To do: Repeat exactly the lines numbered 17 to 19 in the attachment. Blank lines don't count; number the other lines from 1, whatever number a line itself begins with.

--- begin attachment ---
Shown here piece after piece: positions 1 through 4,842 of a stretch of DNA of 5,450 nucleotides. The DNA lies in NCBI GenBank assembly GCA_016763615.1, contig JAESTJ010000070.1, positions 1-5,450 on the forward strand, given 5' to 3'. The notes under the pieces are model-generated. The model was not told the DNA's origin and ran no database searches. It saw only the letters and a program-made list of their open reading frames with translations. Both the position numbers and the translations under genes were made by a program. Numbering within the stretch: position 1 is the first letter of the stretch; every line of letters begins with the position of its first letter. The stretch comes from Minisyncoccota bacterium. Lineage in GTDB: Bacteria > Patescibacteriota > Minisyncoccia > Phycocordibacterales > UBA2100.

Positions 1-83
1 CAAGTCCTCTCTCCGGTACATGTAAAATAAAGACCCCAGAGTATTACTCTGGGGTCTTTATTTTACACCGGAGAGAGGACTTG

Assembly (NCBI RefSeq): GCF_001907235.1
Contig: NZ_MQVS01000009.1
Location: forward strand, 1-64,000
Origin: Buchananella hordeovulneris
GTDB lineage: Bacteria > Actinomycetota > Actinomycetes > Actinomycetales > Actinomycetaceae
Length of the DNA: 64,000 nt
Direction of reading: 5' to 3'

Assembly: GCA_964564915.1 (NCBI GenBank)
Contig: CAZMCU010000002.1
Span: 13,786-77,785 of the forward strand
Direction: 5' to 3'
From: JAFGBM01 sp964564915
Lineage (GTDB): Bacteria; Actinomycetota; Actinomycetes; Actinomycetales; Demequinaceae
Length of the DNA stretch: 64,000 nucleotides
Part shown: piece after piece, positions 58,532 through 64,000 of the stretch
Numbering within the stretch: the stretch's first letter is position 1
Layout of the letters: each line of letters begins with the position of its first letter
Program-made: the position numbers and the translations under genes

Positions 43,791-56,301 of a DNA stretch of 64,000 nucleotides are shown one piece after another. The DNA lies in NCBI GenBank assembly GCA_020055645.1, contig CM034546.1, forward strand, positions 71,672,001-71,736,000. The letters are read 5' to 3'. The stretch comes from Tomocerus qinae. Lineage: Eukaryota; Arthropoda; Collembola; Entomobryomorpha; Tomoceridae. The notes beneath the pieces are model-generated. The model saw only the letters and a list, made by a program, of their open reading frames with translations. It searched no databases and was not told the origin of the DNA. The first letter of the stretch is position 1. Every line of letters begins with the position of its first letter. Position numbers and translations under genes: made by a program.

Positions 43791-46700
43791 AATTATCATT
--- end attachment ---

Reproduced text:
Length of the DNA stretch: 64,000 nucleotides
Part shown: piece after piece, positions 58,532 through 64,000 of the stretch
Numbering within the stretch: the stretch's first letter is position 1